I was able to find a short summary of his talk here by him:


Last edited by diamondgeog : 04-12-2014 at 06:52 PM.
Old 04-12-2014, 08:19 PM   #3
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I don't think you get flamed for posting something contrary to eat everything in moderation. My sense is that people sometimes have problems with what you post because you sometimes post stuff that isn't really supported by serious scientific research, and is very one-sided and cherry picks the data. Also, frankly, sometimes there are so-called "experts" out there who sound good but it is a little gullible to just swallow what they say whole cloth. Lots of time, they have an agenda and only present the evidence that supports the agenda. I think that before people just accept what some "expert" says they ought to go and read some of the peer-reviewed research that is in actual scholarly journals and isn't just plastered on a website or youtube video, etc.

Read this article and go look at the underlying abstract about behavioral changes. The one that made the most difference was calorie counting (and no it isn't because more people calorie count - it is because those who counted calories lost more weight than those who didn't).


Anyway, not everyone has to count calories but everyone has to eat fewer calories than they burn to lose weight. And, really, you can lose weight even if those fewer calories consist of food that isn't good for you (although it is not good to lose weight that way).

I am by no means in the camp of saying everyone can eat everything in moderation. There are foods that I just don't eat and even more foods that I would say I eat them very, very rarely and not moderately at all. I am also not anti-low carb. I ate low carb for awhile and tested whether I was sensitive to gluten. I'm not. I still only eat moderately on carbs usually ending up between 80 and 120 carbs a day, even less if you look at net carbs. I also think there are people far more sensitive to carbs than I am. And, there are people who report doing dramatically better on no grains. And, I have no problem with that. I felt interested enough to go no grain for a few weeks and no gluten for a month (it made no difference in my case).

I also don't think everyone has to calorie count. I think there are lots of ways of losing weight and calorie counting is one way, but not the only way.

However, I think this

The point was if you dont change the quality and type of foods but just eat less your body will still hover around your current weight.
is pretty much hogwash (I realize that isn't your statement and is one you are paraphrasing from someone else). Years ago, when I got to goal I didn't change my food quality or type at all. I just ate fewer calories. I lost 50 pounds. There have been many other situations where people lost weight on things like eating Twinkies or fast food. I certainly don't recommend doing that. I think it is much preferable for good health to change what you eat to something healthy. I also think that if you do have trouble eating certain foods in moderation it makes sense to eliminate those foods from your diet. So, if I can't eat cookies without overeating cookies then it makes sense to get rid of them. However, if I ate 1000 calories a day of just cookies I would lose weight (of course, I don't recommend doing that either).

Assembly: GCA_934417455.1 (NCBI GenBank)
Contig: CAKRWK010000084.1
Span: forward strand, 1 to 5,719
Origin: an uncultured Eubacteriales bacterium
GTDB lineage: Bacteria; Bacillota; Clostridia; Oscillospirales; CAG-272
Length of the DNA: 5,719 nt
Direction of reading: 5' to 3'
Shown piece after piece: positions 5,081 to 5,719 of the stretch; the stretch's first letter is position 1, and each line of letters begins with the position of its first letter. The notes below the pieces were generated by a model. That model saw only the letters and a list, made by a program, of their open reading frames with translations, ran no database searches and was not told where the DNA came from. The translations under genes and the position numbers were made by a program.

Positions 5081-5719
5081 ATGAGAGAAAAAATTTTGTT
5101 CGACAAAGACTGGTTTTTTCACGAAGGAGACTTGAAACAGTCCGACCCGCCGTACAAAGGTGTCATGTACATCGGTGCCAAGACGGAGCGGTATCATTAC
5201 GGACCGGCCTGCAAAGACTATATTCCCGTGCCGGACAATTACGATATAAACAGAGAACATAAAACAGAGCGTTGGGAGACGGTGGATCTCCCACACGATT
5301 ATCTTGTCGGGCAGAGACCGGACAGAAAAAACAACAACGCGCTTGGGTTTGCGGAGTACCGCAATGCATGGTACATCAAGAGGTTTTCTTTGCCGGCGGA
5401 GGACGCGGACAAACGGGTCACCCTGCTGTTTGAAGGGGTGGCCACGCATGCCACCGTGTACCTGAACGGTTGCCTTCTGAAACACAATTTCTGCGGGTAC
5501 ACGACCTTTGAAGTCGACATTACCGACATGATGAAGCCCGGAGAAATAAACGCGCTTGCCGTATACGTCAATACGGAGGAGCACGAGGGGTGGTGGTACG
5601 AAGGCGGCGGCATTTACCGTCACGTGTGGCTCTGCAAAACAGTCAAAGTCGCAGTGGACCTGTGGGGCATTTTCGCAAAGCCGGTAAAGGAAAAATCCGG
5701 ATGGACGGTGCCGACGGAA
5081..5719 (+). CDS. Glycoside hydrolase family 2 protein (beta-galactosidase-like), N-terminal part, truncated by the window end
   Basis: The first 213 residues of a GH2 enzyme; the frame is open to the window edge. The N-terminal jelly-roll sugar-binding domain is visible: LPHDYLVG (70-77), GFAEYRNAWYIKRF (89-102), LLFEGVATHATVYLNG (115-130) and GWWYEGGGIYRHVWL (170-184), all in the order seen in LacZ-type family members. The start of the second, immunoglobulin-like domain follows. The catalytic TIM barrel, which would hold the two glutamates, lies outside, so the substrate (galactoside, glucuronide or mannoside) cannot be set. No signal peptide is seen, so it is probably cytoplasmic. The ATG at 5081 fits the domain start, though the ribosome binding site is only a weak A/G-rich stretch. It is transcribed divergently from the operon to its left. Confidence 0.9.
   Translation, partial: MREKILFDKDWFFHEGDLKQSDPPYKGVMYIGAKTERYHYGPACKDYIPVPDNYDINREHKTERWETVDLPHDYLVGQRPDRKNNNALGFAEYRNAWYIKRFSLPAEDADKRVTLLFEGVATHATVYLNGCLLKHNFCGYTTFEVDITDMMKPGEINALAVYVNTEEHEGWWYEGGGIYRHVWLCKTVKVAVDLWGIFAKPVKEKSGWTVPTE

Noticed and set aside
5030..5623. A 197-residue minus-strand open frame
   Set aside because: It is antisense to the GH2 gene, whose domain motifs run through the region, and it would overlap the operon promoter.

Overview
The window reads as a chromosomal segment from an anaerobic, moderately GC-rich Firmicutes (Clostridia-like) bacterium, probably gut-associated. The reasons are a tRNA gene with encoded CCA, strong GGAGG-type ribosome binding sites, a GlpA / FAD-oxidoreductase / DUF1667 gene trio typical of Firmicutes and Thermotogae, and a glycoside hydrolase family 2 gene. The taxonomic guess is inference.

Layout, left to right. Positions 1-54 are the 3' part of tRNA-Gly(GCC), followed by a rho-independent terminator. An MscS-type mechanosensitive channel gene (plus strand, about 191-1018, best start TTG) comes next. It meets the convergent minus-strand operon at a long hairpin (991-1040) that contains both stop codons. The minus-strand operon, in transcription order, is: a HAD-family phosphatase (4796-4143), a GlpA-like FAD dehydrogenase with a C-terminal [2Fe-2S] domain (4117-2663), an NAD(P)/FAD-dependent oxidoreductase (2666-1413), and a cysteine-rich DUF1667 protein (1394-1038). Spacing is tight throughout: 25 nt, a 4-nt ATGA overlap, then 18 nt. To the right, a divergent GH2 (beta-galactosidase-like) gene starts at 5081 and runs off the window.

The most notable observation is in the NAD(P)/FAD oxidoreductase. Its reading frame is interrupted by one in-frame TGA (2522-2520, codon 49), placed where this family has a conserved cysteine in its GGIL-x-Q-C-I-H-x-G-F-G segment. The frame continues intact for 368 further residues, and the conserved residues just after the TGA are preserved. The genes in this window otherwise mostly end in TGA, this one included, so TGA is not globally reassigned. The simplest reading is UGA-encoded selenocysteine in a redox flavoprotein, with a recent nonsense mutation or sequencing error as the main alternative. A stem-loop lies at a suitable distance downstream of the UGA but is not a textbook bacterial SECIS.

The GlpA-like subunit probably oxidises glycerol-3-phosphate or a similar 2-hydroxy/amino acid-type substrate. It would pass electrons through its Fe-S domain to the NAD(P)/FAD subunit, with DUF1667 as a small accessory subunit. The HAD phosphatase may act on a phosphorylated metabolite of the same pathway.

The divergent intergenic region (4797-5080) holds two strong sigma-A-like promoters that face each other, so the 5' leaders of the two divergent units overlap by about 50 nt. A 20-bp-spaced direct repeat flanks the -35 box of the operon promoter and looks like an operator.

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Old 04-12-2014, 08:32 PM   #4
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I think with modern grains, HFCS, the explosion in added sugar the vast majority of people do indeed have to change their macro nutrients.

I also think it is false that lowering calories is better or work for most and not supported by studies. Here is an article of 23 studies. People did calorie counting or low carb with eating as many calories as they wanted to. In all 23 studies the low carb no calorie limits did as well or better.

As I said for some it works. But the lowering calories/counting calories approach fails way more often than not. Would that person succeed in other approaches? Perhaps. What people find with low carb, or a lot do, their appetites plummet. So it is 'easy'. Lots of people I have found on twitter describe it like that.

But sure if someone finds calorie counting their cup of tea by all means go for it.

And I think I post just as much great research, often by preeminent researchers. But because people don't 'like it' somehow it isn't research. Fascinating.

And if calorie counting eating less is by far the most common approach and America and the world keeps getting heavier, more diabetes, more heart disease, more cancer then to me clearly the evidence is saying it is not a good approach for most.

People try and it often just doesn't work. I know that was me in the past and family and many many friends and coworkers.

He pointed out in the talk food companies love that approach. So they produced 100 calorie packs. In theory eat less. But they found people didn't. They just eat two or three the food is so addicting, a lot of it. So they sold more and the 100 calorie packs had good markups.


Last edited by diamondgeog : 04-12-2014 at 08:43 PM.
Old 04-12-2014, 08:49 PM   #5
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Just in the last day or so there have been news items about how consumers are moving away from unsatisfying low-fat calorie-counted prepackaged foods. Not sure that means people are moving towards eating the healthiest foods, but at least some people are trying something else.

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Old 04-12-2014, 09:09 PM   #6